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What's the Real Deal With M&As?

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A new report produced by Advisor Growth Strategies and sponsored by BlackRock examines the driving forces of price and terms in advisory firm mergers and acquisitions. The core of the analysis provides a window into successful deals, including which buyers are prevailing and which sellers are optimizing transactions.

Entitled “The RIA Deal Room: New demands and realities in M&A,” the study busts some common myths that circulate in our industry. For example, the so-called multiple is not the same regardless of firm size and client characteristics. Nor are all deals cash deals.

Industry professionals with experience in transactions know that economics do contribute to the price. Terms are defined by other factors as well, however, such as who is assuming the risk, the proclivity of clients to move to the new firm, the organic growth potential of the business and the demonstrated history of solid financial performance.

Much to the dismay of many prospective sellers, 30 years of advisory experience alone will not command a premium price. They also must have an enduring business, depth in their team, a process for generating new business and a balance of older and younger clients who are accumulating wealth.

Furthermore, cash is not always king. Transactions driven by the liquidity needs of a seller tend to result in a lower total payment.

An analysis of the data showed that the median multiple for practice sales in the 2015-2018 period was 5.1 times EBITA. The same methodology applied to free cash flow found it to be roughly the same — without meaningful balance sheets, there isn’t much of a difference.

So, what does change the overall multiple? Brandon Kawal of Advisor Growth says, “It’s likely to be a flip in the supply-demand equation. More sellers = picky buyers = lower multiples.” He added, “When Cerulli estimated there are $2.4 trillion of assets in motion in the next decade, it will become a demand-supply equation instead.”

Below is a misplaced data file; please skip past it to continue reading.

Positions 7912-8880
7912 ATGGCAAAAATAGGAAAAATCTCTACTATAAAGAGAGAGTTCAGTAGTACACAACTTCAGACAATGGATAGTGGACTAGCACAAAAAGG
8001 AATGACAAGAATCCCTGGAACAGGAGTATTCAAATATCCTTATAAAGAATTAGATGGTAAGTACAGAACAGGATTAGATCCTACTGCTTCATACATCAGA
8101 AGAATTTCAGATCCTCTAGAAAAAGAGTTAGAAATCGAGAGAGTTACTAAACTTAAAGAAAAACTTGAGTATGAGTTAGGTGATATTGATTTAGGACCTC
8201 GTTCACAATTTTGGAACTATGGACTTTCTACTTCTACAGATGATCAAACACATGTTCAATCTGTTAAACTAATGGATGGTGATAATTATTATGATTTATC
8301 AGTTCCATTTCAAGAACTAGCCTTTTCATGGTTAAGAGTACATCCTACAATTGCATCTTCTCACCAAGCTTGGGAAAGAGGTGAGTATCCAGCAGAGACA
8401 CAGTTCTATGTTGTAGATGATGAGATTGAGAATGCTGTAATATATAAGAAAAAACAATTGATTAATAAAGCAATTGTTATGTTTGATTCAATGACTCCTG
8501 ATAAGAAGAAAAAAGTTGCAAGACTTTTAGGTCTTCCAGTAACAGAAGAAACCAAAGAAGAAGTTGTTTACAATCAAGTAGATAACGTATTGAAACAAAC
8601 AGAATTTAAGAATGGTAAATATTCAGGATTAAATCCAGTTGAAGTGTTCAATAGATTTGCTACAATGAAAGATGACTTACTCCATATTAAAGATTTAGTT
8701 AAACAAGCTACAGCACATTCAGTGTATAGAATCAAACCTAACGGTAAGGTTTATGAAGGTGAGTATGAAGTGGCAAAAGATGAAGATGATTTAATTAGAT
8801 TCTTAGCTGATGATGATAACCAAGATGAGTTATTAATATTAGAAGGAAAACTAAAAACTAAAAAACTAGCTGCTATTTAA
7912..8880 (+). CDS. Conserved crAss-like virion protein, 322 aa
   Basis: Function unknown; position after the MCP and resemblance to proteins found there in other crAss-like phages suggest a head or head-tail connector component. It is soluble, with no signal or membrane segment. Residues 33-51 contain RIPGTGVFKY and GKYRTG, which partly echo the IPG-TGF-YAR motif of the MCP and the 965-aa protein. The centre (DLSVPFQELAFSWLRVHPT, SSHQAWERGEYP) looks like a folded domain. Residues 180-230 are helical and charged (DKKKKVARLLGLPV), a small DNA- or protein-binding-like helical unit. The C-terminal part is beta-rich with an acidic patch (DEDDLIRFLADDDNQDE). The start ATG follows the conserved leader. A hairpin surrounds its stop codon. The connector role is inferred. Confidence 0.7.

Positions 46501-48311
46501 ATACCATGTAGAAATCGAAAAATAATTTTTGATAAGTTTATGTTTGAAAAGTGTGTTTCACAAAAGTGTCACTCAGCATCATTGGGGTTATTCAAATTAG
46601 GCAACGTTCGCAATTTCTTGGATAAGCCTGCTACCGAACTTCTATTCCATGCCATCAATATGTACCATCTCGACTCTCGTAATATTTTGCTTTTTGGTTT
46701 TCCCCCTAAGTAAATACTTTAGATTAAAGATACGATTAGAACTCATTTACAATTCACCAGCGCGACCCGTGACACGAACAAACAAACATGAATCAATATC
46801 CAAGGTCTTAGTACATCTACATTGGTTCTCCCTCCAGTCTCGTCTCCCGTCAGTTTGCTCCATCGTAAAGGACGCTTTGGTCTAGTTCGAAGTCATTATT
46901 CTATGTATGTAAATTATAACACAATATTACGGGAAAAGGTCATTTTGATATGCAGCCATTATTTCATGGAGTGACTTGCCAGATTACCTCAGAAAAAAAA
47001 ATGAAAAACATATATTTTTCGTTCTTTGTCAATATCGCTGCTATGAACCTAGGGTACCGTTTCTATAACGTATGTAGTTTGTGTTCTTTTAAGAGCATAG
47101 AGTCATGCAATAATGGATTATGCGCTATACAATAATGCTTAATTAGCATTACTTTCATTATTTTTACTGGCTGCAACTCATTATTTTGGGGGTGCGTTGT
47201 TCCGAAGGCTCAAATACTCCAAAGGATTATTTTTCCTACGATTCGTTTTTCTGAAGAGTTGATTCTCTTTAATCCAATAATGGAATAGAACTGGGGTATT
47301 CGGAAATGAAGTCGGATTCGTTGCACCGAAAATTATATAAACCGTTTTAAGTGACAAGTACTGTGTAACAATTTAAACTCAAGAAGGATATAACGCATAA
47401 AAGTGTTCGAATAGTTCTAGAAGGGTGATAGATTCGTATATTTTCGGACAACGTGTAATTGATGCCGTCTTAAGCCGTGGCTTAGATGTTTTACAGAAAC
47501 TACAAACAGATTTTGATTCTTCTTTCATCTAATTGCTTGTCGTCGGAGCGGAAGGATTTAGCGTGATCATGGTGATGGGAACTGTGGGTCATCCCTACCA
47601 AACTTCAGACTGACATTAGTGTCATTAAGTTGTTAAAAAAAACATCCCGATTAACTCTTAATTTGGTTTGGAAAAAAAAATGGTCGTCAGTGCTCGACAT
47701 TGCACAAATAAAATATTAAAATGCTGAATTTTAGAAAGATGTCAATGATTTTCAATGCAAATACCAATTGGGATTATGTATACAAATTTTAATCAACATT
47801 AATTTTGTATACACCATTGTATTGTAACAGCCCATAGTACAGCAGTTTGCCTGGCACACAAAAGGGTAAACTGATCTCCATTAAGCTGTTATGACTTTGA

The researchers did find a material change in deal terms over the past few years, with structure often being defined by the size of the firm being acquired.

As an example, the typical financial terms involving RIAs with under $200 million of assets under management were 55% cash, 38% equity and 7% contingent on certain performance elements. On the opposite end of the spectrum, RIAs with between $500 million and $1 billion of AUM were paid 33% in cash, 45% in equity and 21% contingent.

What Does It Mean?

While the authors did not explore the reasons for this swing, several key ideas emerged from their study.

First, in smaller firms, the owner likely will ride off into the sunset; the transaction is more like a purchase of his assets than an acquisition of his business. However, the equity in the combined enterprise helps to ensure that the seller remains interested in the company for a period after the deal is done to ensure continuity.

In the case of the bigger firms, buyers are acquiring a growth business and the larger equity component effectively transforms the sellers of the old firm into partners in the new firm. The contingent component mitigates risk and ensures that their new “partners” stay focused on driving client retention and growth. The larger risk in the big firms also means that shifting more of the terms to the sellers makes sense.

Advisor Growth observed that large acquisition brands have been setting the pace in recent times. Firms such as CAPTRUST Financial Advisors, Mercer Advisors and HighTower have a great history with mergers and acquisitions as well as integrating firms into their own brands.